GBV Experiences of Women and Girls with Disabilities in Zimbabwe

Societies believe that people with disabilities should not get married while others say they should not have children. This is our challenge from the home to the community. My own father wanted me to stay at home so that my mother would look after me. He did not want me to leave the house and get married.
Ndaka (Zvimba District)

Ndaka’s story is just one of the many horrific experiences women and girls with disabilities face every day. They continuously experience all forms of violence, intersectional discrimination, Gender-Based Violence (GBV), Harmful Practices (HPs) and denied sexual reproductive health rights. According to the Roeher Institute, 40-70% of girls with disabilities are sexually abused by the age of 18. The impact of Covid-19 has increased their challenges, as existing programmes meant to protect them are not paying attention to their unique needs, leaving them vulnerable and at risk.

Through the European Union-funded Spotlight Initiative to eliminate all forms of violence against women and girls in Zimbabwe, the UNESCO Regional Office for Southern Africa supported Organisations of Persons with Disabilities (OPDs) to undertake community-based dialogues to address the unequal gender power relations and the socio-cultural, religious, economic and political root causes of SGBV and HPs, which negatively affect women and girls with disabilities. This intervention with OPDs capacitated over 600 women and girls with disabilities on GBV and SRHR. It strengthened women and girls with disabilities’ capacity to identify and respond to GBV cases. 

Through these trainings, the OPDs were also able to identify SGBV cases that had not been reported and offered victims the support services they needed. OPDs have also been able to set up community support groups that create spaces for women and girls to get information on GBV and SRH. An estimated 300 Community leaders who include chiefs, village heads, religious leaders, health care workers and school heads were engaged by the OPDs. Through these interventions, the perceptions of community leaders towards disability changed. Most traditional leaders made a commitment to ensure the inclusion of women with disabilities at community gatherings and address their needs.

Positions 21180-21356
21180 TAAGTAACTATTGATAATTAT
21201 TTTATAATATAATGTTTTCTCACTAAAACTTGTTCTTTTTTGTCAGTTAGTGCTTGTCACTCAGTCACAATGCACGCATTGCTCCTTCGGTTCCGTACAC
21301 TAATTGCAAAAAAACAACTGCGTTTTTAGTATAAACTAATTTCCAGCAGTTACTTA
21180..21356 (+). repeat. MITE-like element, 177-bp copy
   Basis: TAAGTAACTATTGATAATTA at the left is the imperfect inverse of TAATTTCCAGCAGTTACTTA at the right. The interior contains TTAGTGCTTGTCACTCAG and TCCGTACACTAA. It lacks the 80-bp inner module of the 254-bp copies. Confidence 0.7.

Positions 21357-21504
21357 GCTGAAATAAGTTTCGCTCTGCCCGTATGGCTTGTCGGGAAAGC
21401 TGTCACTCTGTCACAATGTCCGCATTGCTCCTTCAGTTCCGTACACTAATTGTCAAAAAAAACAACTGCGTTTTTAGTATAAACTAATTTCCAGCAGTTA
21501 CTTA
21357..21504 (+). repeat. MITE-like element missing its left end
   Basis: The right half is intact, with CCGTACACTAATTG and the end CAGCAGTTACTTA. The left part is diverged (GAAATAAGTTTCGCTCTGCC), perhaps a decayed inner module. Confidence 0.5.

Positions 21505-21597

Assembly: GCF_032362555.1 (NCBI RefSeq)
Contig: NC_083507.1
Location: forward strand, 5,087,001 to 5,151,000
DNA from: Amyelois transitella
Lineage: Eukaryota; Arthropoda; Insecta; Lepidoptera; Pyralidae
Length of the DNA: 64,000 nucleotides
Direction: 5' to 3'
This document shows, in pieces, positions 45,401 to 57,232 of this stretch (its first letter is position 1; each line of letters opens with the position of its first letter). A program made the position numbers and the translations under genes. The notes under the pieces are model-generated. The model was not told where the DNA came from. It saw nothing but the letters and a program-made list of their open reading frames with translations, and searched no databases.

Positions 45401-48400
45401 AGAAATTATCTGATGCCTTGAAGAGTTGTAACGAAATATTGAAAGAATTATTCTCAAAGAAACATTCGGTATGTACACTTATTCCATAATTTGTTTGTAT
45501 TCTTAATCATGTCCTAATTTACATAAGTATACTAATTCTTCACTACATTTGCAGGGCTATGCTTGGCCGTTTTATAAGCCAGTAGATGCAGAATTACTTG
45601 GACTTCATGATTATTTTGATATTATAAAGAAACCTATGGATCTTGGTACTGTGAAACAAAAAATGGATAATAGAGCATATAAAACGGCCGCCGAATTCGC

After the interventions by Deaf Women Included (DWI) in our community, the way I view disability has changed. At one point I was surprised to see a woman with a disability pregnant but now I have been equipped with the knowledge that persons with disabilities are also sexual and also need SRH services.
Councilor, Shamva District

Community and religious leaders also pledged to ensure the protection and promotion of disability rights in their communities.

As part of the interventions and activities of the OPDs, UNESCO developed a documentary on the GBV experiences of women and girls with disabilities in Zimbabwe. The objective of this documentary is to raise awareness of the public and the local actors on the specific GBV challenges encountered by women and girls with disabilities, and support the advocacy work of all stakeholders in ensuring disability inclusive service delivery. This advocacy tool highlights the specific challenges encountered by women and girls with disabilities in terms of gender-based violence, discrimination, and harmful practices. It also highlights the types of discriminatory discourse, and beliefs that exist and are perpetuated by the different community actors. Most importantly, it sends a message that there is still more to be done to ensure that persons with disabilities enjoy their rights as accorded by the Convention on the Rights of Persons with Disabilities, which has also been ratified by Zimbabwe, as well as by the national policies and laws. 

The testimonies of the women and girls with disabilities and key messages from community leaders and service providers have also been translated into Shona as well as Ndebele.

Watch the full documentary below.